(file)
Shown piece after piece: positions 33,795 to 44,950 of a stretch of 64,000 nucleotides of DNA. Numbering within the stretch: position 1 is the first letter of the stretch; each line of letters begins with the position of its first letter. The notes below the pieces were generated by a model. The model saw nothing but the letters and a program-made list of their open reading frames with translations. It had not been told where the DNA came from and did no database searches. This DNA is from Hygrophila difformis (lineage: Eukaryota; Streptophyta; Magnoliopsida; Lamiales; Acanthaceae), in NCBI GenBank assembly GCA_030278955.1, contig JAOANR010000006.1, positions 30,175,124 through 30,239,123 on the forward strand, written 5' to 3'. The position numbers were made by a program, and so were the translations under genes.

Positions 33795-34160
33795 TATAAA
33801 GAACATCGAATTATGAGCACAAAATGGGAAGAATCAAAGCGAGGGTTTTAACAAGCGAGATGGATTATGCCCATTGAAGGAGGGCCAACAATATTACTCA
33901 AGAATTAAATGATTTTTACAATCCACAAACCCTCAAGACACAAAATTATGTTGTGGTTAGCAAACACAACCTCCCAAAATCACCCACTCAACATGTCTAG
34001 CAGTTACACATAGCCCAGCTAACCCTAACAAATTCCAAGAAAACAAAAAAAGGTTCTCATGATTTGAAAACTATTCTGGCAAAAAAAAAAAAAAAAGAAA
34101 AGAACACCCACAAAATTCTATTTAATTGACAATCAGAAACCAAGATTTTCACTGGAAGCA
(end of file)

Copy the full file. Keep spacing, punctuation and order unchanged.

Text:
Shown piece after piece: positions 33,795 to 44,950 of a stretch of 64,000 nucleotides of DNA. Numbering within the stretch: position 1 is the first letter of the stretch; each line of letters begins with the position of its first letter. The notes below the pieces were generated by a model. The model saw nothing but the letters and a program-made list of their open reading frames with translations. It had not been told where the DNA came from and did no database searches. This DNA is from Hygrophila difformis (lineage: Eukaryota; Streptophyta; Magnoliopsida; Lamiales; Acanthaceae), in NCBI GenBank assembly GCA_030278955.1, contig JAOANR010000006.1, positions 30,175,124 through 30,239,123 on the forward strand, written 5' to 3'. The position numbers were made by a program, and so were the translations under genes.

Positions 33795-34160
33795 TATAAA
33801 GAACATCGAATTATGAGCACAAAATGGGAAGAATCAAAGCGAGGGTTTTAACAAGCGAGATGGATTATGCCCATTGAAGGAGGGCCAACAATATTACTCA
33901 AGAATTAAATGATTTTTACAATCCACAAACCCTCAAGACACAAAATTATGTTGTGGTTAGCAAACACAACCTCCCAAAATCACCCACTCAACATGTCTAG
34001 CAGTTACACATAGCCCAGCTAACCCTAACAAATTCCAAGAAAACAAAAAAAGGTTCTCATGATTTGAAAACTATTCTGGCAAAAAAAAAAAAAAAAGAAA
34101 AGAACACCCACAAAATTCTATTTAATTGACAATCAGAAACCAAGATTTTCACTGGAAGCA